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Most old-school Mac users would never think of using something for their LaTeX editing needs that brings up so many images of command-line hacking as Emacs does. In my personal opinion however, Emacs (with the help of the AUCTeX, preview-latex and flyspell extensions) is one of the most advanced LaTeX editing environments available for the Mac. This is especially true for some of the open source projects such as Aquamacs that try to integrate Emacs more into the Mac operating system.

As a picture says more than a thousand words, this page collects screenshots showcasing some of the advanced LaTeX editing features I miss in other OS X offerings.

Aquamacs offers a tight integration with Mac OS X

Many potential Emacs users might be scared away by the seemingly complex keyboard shortcuts. The Aquamacs Emacs distribution however implements the standard OS X keyboard shortcuts and other interface conventions, integrating Emacs into the Aqua environment. Installation is also a breeze as the entire distribution comes in a single-click installer package.

You can continue using the keyboard shortcuts for copy-pasting you're accustomed to.

The file menu even has a recent items entry.

And the Aquamacs menu icon is of course blessed with a more Mac-like look.


Advanced syntax coloring

This screenshot shows the default syntax coloring applied to LaTeX documents. Note that the coloring goes beyond simply highlighting a predefined set of LaTeX commands. The argument of the \emph command is for instance set in italics. Also, the font size and weight of subsections varies according to their nesting.

While you're typing, paren matching will help you close all kinds of parens and brances correctly.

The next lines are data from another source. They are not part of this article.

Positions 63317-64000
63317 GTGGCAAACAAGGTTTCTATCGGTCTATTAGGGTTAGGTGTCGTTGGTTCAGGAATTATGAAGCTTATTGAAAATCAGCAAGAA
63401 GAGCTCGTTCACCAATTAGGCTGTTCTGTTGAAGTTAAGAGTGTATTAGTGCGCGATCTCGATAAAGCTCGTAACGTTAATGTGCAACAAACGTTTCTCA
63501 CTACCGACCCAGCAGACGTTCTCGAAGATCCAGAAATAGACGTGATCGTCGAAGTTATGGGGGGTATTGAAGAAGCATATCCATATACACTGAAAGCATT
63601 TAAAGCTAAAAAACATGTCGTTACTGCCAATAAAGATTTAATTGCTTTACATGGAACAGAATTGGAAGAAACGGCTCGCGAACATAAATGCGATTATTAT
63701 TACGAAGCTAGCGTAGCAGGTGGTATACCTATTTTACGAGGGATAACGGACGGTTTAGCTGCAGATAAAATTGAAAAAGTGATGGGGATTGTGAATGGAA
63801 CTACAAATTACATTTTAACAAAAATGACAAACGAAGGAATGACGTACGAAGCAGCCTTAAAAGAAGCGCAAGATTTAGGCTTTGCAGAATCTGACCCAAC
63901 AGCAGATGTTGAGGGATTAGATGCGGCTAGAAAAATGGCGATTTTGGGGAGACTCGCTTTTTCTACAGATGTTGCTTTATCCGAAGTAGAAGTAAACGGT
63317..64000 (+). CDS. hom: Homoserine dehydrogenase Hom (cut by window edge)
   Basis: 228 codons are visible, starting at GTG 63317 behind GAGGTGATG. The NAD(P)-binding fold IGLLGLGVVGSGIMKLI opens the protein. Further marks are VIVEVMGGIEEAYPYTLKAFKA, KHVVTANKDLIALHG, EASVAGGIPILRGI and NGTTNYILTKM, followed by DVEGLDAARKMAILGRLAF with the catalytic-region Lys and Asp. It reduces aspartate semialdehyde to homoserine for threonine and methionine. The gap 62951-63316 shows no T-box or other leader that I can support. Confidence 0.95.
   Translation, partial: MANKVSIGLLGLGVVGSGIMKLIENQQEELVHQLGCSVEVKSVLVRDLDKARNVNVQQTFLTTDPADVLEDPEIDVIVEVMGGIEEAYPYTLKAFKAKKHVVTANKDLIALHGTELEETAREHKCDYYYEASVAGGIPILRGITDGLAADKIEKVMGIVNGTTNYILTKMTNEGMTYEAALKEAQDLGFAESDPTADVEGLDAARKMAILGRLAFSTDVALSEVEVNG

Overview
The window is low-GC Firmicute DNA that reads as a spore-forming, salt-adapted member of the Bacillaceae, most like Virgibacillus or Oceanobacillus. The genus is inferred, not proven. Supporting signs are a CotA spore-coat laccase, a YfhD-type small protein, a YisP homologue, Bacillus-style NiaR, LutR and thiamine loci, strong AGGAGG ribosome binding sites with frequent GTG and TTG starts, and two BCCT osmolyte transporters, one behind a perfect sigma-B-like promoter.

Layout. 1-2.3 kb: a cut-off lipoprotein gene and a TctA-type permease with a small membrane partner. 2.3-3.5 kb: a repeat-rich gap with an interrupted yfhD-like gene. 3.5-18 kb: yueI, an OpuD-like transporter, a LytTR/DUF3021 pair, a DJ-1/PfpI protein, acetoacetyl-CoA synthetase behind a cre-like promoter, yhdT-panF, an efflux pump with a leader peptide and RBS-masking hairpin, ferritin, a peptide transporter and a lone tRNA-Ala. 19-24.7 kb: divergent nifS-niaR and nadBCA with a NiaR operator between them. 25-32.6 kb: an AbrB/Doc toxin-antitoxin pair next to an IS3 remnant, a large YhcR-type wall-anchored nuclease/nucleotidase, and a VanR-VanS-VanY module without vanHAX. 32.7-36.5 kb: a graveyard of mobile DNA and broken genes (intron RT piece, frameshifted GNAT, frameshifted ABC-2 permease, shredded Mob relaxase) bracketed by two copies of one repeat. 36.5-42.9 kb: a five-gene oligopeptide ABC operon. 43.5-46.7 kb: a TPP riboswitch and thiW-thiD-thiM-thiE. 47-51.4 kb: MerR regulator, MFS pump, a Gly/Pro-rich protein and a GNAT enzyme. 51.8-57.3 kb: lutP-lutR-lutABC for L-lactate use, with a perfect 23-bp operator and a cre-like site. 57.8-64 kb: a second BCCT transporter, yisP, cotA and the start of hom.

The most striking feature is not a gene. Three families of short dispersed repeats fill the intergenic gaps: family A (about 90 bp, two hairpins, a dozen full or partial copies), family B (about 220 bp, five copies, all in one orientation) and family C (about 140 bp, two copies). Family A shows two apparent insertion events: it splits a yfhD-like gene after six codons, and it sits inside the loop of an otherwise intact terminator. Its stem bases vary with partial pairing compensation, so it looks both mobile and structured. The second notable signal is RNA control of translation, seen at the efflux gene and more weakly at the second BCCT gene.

Text in a verbatim environment and arguments of the verb command are typeset in a typewriter font.

Superscripts and subscripts are also rendered with the proper fonts.


LaTeX-aware spell checking

On-the-fly spell checking is available as you type. The spell checker is LaTeX-aware: it ignores the spelling of LaTeX commands, but will check arguments that are supposed to contain text. For instance, it will not mark the error in \documentclass[a4paper]{articlle}, but it will underline both errors in \section[Short tiitle]{Longer tiiitle}.

Note that some words are underlined in orange instead of red. These words are available in the British English dictionary, but not in the current one that is set to American English.


Navigate through LaTeX errors

In case of a LaTeX error, you can easily see the error message and the line on which the error occured side by side. A simple click of the button brings you to the next error.


Inline preview of LaTeX formulas and images

My favourite feature is the inline preview of LaTeX formulas and images. It takes a while to generate all the previews for a large document, but the authors were kind enough to display these little work-in-progress triangles to keep you entertained.

You can continue editing your document as usual. The previews for formulas and images will move along with the other text. This feature truly makes editing complicated documents a breeze.

For quick feedback about any change you made, you can easily toggle between the inline preview and the LaTeX code of an image or formula.


Navigate through your labels and references

The right-most window was displayed after clicking on the \ref{fuzzyresolution} reference while the bottom window was obtained by clicking on the \label{fuzzyresolution} label.